National Week of Play: Play and nature

Froebel TrustDr Sacha Powell, CEO of the Froebel Trust, reflects on the power of play and young children’s relationships with nature.

Play is part of being human. It helps children to explore their inner worlds of feelings, ideas and lived experiences, taking them to new levels of thinking, feeling, imagining and creating.

Nature provides rich potential for imaginative, creative and symbolic play and is a stimulating context for music, song and dance.

The natural world offers a rich sensory, ever-changing environment, full of exciting features to explore and investigate and to learn through active enquiry, play and talk.

Through gardening, exploration and play outdoors children develop an understanding of the natural world, begin to appreciate its beauty and learn to take care of it.

The interrelationship of all living things

Froebel was a pioneering educator who invented kindergarten.

He emphasised that children should experience all aspects of nature, not just plants and animals.

One of the best ways children can experience nature, he argued, is through their play outdoors in the garden and in the wider natural environment.

Through real life experiences, children learn about the interrelationship of all living things. This helps them to think about the bigger questions of the environment, sustainability and climate change.

In nature, children can learn to make connections between what is known and what is new as long as they are accompanied by someone else who shares an enthusiasm and curiosity about nature and who can inspire and support their enquiries.

This includes babies and toddlers who can benefit enormously from an outdoor environment that offers opportunities to encounter a range of multi-sensory play experiences in nature with knowledgeable, nurturing adults who make it possible for them to manipulate their environment, to explore and to engage in a range of behaviours.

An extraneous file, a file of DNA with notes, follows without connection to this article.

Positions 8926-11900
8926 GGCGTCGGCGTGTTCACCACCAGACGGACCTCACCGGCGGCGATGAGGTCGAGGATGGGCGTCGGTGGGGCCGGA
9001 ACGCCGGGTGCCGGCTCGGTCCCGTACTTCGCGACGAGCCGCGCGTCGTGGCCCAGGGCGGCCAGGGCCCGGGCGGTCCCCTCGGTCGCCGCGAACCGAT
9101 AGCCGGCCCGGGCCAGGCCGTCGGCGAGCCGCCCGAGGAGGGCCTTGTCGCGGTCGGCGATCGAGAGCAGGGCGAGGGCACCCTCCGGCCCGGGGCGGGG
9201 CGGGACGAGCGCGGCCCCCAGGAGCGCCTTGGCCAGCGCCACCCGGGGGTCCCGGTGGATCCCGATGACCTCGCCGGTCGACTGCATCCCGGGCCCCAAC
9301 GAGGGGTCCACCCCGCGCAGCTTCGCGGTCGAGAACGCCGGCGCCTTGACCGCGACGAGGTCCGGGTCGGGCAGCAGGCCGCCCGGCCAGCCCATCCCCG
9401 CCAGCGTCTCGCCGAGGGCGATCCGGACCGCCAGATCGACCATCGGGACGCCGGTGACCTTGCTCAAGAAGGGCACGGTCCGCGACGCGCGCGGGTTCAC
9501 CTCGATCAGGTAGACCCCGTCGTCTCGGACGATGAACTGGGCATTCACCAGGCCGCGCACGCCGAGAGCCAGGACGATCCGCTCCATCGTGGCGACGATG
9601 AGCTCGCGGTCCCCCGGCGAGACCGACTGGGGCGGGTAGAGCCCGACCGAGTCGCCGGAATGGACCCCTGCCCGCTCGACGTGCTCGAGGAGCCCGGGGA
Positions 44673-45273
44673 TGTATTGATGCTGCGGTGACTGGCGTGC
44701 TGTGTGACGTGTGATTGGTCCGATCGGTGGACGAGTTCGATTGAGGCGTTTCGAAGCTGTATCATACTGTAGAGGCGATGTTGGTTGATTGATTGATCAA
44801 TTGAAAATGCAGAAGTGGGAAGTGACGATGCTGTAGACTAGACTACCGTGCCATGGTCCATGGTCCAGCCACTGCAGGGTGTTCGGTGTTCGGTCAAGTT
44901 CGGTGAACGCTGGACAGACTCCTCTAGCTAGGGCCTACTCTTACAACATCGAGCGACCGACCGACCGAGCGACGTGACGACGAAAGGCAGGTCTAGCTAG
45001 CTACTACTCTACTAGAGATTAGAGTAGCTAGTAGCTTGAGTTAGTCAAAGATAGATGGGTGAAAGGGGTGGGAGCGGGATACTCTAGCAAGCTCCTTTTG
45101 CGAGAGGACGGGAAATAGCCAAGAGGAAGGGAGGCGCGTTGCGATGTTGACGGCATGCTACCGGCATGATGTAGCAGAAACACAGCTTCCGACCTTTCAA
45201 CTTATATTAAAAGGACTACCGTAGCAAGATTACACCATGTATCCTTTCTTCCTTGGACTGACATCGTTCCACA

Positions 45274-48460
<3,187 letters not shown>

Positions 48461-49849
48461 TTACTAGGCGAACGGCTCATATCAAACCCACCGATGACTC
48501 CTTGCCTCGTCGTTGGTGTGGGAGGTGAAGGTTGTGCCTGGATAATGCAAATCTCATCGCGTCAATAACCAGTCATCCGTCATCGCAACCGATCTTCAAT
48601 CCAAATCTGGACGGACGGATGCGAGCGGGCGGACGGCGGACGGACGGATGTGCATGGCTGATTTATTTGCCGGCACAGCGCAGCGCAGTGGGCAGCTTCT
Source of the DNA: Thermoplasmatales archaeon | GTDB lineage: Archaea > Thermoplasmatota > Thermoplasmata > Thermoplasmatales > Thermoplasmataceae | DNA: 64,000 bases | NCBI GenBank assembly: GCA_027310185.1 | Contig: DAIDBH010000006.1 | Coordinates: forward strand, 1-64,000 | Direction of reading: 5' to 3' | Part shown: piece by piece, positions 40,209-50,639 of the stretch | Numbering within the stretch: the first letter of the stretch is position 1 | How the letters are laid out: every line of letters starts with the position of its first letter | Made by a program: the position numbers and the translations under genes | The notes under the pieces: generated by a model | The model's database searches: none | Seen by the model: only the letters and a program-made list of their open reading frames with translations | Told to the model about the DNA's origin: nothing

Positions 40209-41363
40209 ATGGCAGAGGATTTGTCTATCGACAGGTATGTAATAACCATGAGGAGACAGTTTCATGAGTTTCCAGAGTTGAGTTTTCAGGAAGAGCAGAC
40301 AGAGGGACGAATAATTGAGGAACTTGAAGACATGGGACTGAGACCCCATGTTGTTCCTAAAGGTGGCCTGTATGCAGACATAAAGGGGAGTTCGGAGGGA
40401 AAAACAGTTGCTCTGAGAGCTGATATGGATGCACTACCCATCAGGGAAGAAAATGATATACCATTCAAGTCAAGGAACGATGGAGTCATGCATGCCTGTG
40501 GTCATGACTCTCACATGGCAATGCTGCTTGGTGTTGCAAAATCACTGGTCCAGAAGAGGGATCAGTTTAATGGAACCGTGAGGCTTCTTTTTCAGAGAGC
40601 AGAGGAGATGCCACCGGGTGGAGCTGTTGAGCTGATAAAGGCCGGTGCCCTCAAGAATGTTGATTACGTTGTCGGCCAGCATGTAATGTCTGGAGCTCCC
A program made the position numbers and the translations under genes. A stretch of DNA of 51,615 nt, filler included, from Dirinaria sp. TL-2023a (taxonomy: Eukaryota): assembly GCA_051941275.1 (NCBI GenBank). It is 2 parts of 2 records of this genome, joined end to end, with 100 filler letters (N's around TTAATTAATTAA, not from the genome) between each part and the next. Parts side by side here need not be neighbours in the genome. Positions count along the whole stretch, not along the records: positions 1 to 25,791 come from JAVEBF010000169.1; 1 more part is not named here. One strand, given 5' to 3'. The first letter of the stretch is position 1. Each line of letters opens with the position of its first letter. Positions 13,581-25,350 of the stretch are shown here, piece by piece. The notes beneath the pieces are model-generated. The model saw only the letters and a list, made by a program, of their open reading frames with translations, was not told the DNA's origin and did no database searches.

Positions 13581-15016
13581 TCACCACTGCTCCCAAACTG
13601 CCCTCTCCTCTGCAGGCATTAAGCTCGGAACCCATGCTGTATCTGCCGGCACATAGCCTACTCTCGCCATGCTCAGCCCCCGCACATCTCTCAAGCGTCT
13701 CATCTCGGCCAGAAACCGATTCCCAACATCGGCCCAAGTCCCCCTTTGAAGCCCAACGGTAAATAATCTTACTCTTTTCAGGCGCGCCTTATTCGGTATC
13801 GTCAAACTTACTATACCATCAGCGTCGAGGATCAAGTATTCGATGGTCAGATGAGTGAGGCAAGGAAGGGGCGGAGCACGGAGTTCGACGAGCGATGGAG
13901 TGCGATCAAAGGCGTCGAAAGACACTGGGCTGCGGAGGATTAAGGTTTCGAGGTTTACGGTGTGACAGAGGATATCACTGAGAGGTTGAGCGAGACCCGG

Freedom with guidance

Children need ownership of their play and adults who offer them ‘freedom with guidance’ - to enrich play as a learning context.

Knowledgeable and nurturing adults observe children carefully so they know when to stand back and when to join in to help to support and extend children’s interests. Observation helps us to understand how children develop their own learning through their self-activity, senses, interests, and everyday experiences.

Freedom with guidance looks different in different cultures but it often involves warm interactions and words of encouragement.

Play can be initiated by a child or an adult, but an adult must be careful that their own play agenda is not the most important or only one.

Free flowing play is more like a conversation with each listening to and tuning into the other.

Trying to include everyone

Play and learning through nature are not always available to everyone.

Some children may need more help than others to access natural environments and the nature that surrounds us, even in built-up or urban areas.

Some children are eager to get outside to play; others may be fearful and need encouragement and support.

Things that can help include:

- listening and observing sensitively to understand their fears


- taking favourite activities outside


- building up children’s interest in the outdoors through related activities indoors


- finding things outdoors that children are interested in – “Look, you can see your breath!”


- making sure that someone the child trusts is sometimes outdoors and sometimes indoors


- offering partially covered spaces as a way for them to transition between indoors and outdoors.

Keep it going

During the height of the Covid-19 pandemic, research showed nurseries and schools that spent more time outdoors with the children, especially in natural spaces like the garden, park or beach, discovered that everyone – children, educators and families – felt more relaxed and children who were new to the nursery settled in more easily.

Now is the time to keep that momentum going, to spend more time outdoors and to ensure all children make those fundamental connections in and with nature from an early age.

As Froebel wrote, “The child who has cared for another living thing… is more easily led to care for his own life.”

This article refers to and uses excerpts from a collection of free Froebel Trust resources and research for early years educators all about children, outdoor play and nature.

Find out more by visiting the Froebel Trust website


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This blog was published as part of the Alliance's National Week of Play.

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